...I want to commend you for doing such a great job communicating what you're struggling with musically. You obviously love kirtan a lot, and are calling on all the musical skills you've got to make it happen. And, some areas are strong, and others need some work. Which is fine, and how it is for all of us! Here's a few thoughts about rhythm.

When you get down to it, musical development falls into two categories: rhythm, and melody. ("harmony," usually meaning chords, is a subset of melody)

While playing a kirtan song, a lot of musical skills are being called on simultaneously. You're singing and playing harmonium - that's two instruments at once, pretty amazing right there! But you're probably also playing chords on harmonium, and singing melody with your voice - that's two totally different rhythms and different notes! You're calling on keyboard fingering, visual recognition of the black and white keys, pumping while monitoring your volume level, remembering the lyrics and singing with feeling, etc.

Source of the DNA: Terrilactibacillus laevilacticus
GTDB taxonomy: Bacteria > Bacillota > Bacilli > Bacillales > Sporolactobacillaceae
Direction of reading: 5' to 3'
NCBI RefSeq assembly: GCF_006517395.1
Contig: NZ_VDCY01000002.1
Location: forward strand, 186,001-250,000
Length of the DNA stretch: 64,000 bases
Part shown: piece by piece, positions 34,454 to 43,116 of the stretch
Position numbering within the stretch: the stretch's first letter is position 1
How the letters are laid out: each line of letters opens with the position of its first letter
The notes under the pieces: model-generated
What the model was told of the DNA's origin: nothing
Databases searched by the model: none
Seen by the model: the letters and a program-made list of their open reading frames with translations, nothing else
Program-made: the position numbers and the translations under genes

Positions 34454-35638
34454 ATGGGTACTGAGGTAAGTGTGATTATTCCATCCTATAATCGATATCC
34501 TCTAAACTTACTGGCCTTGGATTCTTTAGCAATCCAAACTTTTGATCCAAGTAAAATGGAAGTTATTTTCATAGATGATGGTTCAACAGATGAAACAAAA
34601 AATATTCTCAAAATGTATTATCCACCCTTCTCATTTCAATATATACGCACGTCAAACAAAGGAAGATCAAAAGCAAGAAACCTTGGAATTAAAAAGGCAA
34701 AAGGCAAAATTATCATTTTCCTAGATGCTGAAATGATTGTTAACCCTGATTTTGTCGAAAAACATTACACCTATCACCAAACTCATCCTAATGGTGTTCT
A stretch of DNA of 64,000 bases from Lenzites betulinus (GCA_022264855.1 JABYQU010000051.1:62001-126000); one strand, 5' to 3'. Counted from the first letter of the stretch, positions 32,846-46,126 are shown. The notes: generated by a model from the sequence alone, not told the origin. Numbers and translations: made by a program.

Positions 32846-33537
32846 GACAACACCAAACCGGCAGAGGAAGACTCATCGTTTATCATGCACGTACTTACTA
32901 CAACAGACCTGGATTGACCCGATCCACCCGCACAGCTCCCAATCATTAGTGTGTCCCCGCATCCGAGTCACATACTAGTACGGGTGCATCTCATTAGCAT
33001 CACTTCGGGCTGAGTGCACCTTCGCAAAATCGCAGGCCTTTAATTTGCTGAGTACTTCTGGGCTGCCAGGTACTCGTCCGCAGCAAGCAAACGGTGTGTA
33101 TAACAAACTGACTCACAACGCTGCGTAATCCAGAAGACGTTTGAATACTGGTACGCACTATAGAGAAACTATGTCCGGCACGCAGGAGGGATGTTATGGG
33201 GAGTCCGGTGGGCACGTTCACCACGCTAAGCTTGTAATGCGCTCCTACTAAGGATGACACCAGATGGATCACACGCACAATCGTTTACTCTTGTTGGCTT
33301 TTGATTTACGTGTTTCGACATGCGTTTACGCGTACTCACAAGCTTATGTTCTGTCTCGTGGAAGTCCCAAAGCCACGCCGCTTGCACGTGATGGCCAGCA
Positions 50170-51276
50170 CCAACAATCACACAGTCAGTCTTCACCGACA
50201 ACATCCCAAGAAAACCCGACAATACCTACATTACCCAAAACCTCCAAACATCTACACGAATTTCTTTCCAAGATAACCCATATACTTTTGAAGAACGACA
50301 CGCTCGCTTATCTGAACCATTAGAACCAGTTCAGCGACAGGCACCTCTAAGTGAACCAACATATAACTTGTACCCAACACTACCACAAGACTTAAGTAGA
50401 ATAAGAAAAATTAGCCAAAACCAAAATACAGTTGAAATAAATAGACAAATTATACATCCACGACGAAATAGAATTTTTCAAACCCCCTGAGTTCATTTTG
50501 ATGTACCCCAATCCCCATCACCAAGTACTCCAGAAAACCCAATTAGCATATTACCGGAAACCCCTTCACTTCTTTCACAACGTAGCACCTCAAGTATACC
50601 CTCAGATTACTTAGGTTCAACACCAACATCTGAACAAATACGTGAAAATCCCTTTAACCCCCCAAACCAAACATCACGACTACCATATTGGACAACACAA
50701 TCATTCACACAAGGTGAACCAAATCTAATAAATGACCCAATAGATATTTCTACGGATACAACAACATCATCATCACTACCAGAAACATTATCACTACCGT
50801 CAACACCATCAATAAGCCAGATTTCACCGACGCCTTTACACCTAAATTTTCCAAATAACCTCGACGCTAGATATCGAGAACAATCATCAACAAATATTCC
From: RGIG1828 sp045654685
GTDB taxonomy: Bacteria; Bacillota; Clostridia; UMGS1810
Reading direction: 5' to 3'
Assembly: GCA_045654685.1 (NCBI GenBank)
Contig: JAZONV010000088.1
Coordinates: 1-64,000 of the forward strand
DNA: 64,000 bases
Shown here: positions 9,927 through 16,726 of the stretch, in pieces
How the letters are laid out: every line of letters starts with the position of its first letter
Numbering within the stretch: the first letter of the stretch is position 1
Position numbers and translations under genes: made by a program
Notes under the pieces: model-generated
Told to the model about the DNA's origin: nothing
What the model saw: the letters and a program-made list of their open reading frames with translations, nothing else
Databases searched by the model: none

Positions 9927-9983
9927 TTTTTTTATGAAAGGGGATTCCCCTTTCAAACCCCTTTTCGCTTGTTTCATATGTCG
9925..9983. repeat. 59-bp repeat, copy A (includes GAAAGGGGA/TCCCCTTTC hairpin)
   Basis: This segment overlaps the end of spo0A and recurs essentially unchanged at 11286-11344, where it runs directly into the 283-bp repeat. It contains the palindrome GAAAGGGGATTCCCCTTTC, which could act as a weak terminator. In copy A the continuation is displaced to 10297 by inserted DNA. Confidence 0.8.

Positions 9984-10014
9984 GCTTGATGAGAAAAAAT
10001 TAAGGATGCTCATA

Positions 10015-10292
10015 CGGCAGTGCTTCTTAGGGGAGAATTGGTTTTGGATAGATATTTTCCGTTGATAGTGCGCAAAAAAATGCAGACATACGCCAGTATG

All to say, there's so many things being done at once, that if one of them is a challenge, it's hard to muster the conscious attention to really work on it.

SO! Working on rhythm involves a two-pronged-approach. On the one hand, you do want to work on rhythm in the context of a song. That's challenging, as mentioned above, but sometimes there's a certain phrase or note that throws you off, and really you need to work that specific spot repeatedly until you crack the code.